Warrior Trading Blog

Bull Trap Definition: Day Trading Terminology

Bull Trap

A bull trap is a colloquial trading term that describes a common occurrence in the market where a stock that has been decreasing sharply seems to be halting or reversing its fall, but it is actually only a short pause before further declines in price.

Bullish investors are prone to become trapped in these bad trades, as they look to ‘catch the falling knife’ of an overblown selloff in a security and bet that it is set for a sharp upward reversal, yet the price continues to decline while the value of their position deteriorates.

Bulls and Bears

Bull and bear are terms used to describe traders with positive and negative market sentiments respectively. While these are not strict terms, and a single trader can be bearish toward one security while being bullish toward another, most traders do tend to lean toward one end of the spectrum.

Bullish traders are seeking out hidden value in a security while bearish traders are looking to discover negative features of a security that the market has overlooked. These different approaches to trading tend to favor certain personality types.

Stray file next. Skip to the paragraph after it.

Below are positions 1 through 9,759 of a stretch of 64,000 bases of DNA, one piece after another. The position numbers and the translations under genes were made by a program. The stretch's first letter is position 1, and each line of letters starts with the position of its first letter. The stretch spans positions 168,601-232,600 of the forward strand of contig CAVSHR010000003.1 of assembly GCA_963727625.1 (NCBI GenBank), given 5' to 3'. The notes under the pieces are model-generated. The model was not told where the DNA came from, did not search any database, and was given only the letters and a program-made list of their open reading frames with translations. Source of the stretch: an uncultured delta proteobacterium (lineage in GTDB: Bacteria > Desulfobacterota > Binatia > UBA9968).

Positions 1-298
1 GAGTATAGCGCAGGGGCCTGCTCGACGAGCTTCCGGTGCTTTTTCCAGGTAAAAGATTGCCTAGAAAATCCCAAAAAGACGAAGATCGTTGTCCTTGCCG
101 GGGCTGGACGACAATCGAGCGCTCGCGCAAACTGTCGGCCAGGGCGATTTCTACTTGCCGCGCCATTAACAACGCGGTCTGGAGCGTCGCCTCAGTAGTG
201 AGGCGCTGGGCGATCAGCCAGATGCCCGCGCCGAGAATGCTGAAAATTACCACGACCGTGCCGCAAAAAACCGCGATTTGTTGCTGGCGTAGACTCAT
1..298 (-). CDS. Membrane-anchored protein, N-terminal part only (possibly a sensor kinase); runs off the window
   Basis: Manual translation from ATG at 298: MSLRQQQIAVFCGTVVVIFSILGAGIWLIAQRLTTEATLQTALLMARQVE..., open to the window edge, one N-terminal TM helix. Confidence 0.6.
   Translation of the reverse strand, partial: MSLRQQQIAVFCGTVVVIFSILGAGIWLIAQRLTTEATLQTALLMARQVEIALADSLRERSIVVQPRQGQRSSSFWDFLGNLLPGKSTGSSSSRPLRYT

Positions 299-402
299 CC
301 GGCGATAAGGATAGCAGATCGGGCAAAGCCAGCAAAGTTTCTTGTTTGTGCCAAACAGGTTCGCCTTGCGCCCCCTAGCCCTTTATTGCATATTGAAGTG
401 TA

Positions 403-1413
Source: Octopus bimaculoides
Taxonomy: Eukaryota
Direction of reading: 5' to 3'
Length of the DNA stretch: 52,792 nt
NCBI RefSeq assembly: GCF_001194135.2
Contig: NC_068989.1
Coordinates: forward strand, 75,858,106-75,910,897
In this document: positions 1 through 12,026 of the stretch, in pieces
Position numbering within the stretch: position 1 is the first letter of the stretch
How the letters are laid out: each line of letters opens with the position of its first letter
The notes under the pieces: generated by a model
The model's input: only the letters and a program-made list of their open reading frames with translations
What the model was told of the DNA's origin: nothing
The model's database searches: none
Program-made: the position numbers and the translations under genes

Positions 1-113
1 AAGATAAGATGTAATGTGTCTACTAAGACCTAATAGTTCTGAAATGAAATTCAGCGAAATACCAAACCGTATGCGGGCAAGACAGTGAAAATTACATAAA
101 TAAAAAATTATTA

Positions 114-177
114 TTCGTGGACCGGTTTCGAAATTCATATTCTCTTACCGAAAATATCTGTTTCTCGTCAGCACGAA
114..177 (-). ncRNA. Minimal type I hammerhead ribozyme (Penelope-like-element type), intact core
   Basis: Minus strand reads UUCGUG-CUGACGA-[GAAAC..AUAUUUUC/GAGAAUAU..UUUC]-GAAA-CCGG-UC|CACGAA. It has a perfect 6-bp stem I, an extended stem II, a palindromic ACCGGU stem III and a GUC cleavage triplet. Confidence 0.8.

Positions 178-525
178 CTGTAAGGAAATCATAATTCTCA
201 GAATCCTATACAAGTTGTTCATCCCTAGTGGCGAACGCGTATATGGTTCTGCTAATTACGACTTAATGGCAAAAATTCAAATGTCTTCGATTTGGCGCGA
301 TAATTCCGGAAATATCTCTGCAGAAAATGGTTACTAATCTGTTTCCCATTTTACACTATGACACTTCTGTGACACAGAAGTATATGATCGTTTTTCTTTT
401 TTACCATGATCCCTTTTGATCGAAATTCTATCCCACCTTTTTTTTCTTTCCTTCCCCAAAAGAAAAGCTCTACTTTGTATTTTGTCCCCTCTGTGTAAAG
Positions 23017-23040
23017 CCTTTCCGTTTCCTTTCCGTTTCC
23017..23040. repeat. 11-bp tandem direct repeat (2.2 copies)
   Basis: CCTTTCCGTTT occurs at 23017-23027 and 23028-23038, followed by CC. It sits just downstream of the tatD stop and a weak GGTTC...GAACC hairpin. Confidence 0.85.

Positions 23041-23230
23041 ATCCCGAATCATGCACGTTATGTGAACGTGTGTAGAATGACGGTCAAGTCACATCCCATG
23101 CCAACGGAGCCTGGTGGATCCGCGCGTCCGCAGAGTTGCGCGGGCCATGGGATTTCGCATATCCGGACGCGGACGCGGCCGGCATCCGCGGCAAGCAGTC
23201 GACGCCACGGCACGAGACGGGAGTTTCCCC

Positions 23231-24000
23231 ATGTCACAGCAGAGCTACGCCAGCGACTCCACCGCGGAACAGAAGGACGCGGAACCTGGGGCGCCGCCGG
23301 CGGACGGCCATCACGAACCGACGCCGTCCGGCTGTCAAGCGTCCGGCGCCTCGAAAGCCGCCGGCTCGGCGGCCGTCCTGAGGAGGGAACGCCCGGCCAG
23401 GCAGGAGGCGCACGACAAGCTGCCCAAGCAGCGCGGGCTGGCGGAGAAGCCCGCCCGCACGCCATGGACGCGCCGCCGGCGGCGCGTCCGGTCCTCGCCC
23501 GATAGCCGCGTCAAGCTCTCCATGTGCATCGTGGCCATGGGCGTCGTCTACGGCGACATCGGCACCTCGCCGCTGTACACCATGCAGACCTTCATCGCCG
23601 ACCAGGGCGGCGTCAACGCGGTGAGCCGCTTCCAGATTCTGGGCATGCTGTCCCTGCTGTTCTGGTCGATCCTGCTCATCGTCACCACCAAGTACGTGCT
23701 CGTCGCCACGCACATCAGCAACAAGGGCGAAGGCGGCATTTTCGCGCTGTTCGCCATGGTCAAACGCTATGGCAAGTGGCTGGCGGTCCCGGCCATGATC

Bullish Traders and Bull Traps

Bull traps are deceptively inviting to bullish traders because substantial decreases in price do often lead to sharp upward reversals. The more substantial the initial decrease in price, the more that investors will panic and sell their rapidly depreciating position.

This creates an opportunity for bullish investors who believe that the initial panic must eventually pass and the security will rise back to a more reasonable price range.

However, there are numerous occasions where a floor or quick upward reversal in a falling price trend is just a pause before a continued rapid decline. Since the market is moving so quickly and reacting to sentiment during these situations, it can be extremely difficult to differentiate a floor or upward reversal from a bull trap.

Final Thoughts

Bull traps are particularly dangerous to bullish traders because the continued rapid price decrease after the pause or short reversal is often substantial, sometimes even more than the initial decline.

It can be very difficult to gauge when a falling price will stop and reverse, as investors are reacting emotionally to a rapidly developing situation.

Being able to identify the floor of a decreasing price is a great opportunity for bullish day traders, but it is very important to be aware of how common bull traps are in contemporary markets.